But just because the MSM fucked up with Bush doesn't mean *I* can't point out how stupid Palin is.


If you're honestly going to write comments here by pointing to George Bush's record on the *economy* as a strength, then I must simply stand aside and applaud you. There's nothing I can say in retort if you believe that the administration that led the US into one extended war that should've been over five years ago, one war that never should have started in the first place, and the greatest housing and financial crises in almost a century, is an administration whose record deserves to be defended...well, frankly I don't know what to say. You win by default.

Comparing Sarah Palin to either Biden or Obama is a joke. They have both made serious mistakes, and will continue to do so no doubt, but Palin is, for lack of a better word, stupid. Really, really stupid. I don't know how else to say this. She is a sportscaster who went through five colleges. Obama spent almost his entire adult life at three of the top ten universities in the world (Columbia as an undergrad, Harvard Law and then U Chicago as a constitutional law prof). I know being intelligent is unpopular in America these days, so I suppose Obama would've been better off being a beer-drinking hick from Alabama, but trust me when I say that the rest of the world values an American leader capable of constructing real sentences to the Bushes and Palins of the world. Just go out on a limb and trust me on this.

Obama's decisions on Afghanistan scare me, as do his administration's too-tight embrace of the banking and financial industry. These are serious policy differences of which I have written on a lot (well, at least the Afghanistan thing). But unlike Palin, he is an adult. For you to claim that Palin is as qualified as Obama...I mean jeez. And this has NOTHING to do with charisma. We're not 11 yr old girls watching the Jonas brothers here.

Lastly, if you really think we don't point out the flaws and stupidity of Pakistani leaders on this blog, you clearly haven't been reading us for more than 2 days.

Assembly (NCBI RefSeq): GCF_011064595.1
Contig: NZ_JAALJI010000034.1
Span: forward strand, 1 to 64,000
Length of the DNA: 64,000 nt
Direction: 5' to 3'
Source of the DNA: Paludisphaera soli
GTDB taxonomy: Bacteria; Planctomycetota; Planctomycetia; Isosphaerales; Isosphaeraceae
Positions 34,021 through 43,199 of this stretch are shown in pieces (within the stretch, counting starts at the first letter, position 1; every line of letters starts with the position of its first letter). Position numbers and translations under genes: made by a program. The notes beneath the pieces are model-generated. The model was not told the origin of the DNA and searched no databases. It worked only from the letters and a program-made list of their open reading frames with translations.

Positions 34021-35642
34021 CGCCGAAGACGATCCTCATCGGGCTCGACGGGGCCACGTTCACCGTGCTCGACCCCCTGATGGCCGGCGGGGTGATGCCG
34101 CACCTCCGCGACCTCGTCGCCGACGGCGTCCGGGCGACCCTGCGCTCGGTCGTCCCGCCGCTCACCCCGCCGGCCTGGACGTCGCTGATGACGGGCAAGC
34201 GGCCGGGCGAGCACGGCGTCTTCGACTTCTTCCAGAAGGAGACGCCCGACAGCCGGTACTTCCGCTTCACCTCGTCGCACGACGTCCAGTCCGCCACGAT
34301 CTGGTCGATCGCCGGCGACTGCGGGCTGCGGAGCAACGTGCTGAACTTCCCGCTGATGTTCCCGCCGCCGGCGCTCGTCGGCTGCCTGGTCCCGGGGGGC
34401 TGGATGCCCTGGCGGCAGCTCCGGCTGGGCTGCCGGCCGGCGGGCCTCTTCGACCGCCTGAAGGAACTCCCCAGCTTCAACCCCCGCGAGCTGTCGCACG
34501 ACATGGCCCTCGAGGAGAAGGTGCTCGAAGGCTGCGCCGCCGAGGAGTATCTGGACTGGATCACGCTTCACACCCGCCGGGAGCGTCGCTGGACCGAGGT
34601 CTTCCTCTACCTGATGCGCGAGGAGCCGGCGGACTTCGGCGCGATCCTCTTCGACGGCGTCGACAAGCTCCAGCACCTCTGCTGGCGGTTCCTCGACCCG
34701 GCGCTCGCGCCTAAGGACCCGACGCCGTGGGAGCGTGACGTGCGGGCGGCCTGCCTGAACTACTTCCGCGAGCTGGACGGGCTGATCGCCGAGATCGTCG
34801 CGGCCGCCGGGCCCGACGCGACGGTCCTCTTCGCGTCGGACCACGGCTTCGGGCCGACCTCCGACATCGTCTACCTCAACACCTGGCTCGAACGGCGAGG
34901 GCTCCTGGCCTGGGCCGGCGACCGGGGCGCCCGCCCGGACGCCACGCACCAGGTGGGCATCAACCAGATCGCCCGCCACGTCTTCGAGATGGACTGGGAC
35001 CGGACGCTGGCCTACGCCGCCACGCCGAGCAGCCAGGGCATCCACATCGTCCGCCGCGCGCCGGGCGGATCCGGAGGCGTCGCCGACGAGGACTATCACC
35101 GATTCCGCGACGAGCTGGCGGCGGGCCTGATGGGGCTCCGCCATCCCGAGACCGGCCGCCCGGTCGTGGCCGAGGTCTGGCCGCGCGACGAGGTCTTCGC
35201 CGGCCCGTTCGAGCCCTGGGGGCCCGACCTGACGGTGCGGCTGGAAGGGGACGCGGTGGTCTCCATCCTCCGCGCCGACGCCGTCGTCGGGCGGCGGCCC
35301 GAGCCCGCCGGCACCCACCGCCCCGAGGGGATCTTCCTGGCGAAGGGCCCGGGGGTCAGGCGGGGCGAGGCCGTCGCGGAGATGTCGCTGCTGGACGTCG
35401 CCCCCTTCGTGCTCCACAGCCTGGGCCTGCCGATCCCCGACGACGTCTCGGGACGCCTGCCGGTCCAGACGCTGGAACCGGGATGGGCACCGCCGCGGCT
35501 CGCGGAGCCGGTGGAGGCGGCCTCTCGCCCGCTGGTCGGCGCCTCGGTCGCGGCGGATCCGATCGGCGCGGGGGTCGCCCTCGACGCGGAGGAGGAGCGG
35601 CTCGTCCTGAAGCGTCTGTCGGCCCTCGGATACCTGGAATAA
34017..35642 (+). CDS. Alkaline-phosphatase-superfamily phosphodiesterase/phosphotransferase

C.H. said...

"We're not 11 yr old girls watching the Jonas brothers here."

lol, Chris Mathews and Keith Olbermann of MSNBC seemed like a couple of them during the DNC debate last year, when Mathews described the "tingly feeling" going up his leg. I thought that was a dumb comment...then he said your not an American if Obama's words don't inspire you. This is the type of mantra I heard from Obama supporters, who have a strong concentration here in the San Francisco Bay Area, all of last year.

I don't want to prolong this exchange, but your pointing to Obama's education as justification for his presidency falls apart. Why? Because Bush also attended and graduated from two high profile colleges (Yale and Harvard), which you seemingly ignore, instead claiming that he has the IQ of two pencil erasers. Is education only supposed to be applied to politicians you like?

And I didn't understand what you said about Obama being better off as a "beer drinking hick". Is that what you think most Republicans are? If you do, you really don't know much about America, even if you live here.

Ahsan said...

I can't be held responsible for what Olbermann and Matthews say and do. Need I remind you of the Rich Lowry "starbursts" line?

The big difference between Bush and Obama is that Bush got in those schools b/c of who his dad was. End of. And being highly educated is not in and of itself a qualification for presidency -- I'm getting a PhD -- and have little doubt that I would be one of the worst leaders in any country ever seen. But Palin is an idiot. I can't take seriously anyone who argues otherwise.

As for beer drinking hicks, I don't think that's what Republican politicians are, but the GOP base seems to privilege anti-intellectualism. It appears that the smarter and more highly-educated you are, the more strange you seem to the Republican base. This is why folksy people like Bush and Palin sell so well with this crowd, and educated and articulate people like Obama and Kerry are deemed sissies, womanly, and not "real Americans".

You're right, I too do not wish to carry this discussion on too much further. I will give you the last word; I am shutting up after this comment.

C.H. said...

"And being highly educated is not in and of itself a qualification for presidency"

I rest my case.

Anonymous said...

just for being a president that told the average american kid to work harder to compete with the chinese and indians, the Oba-man should get his 8 years.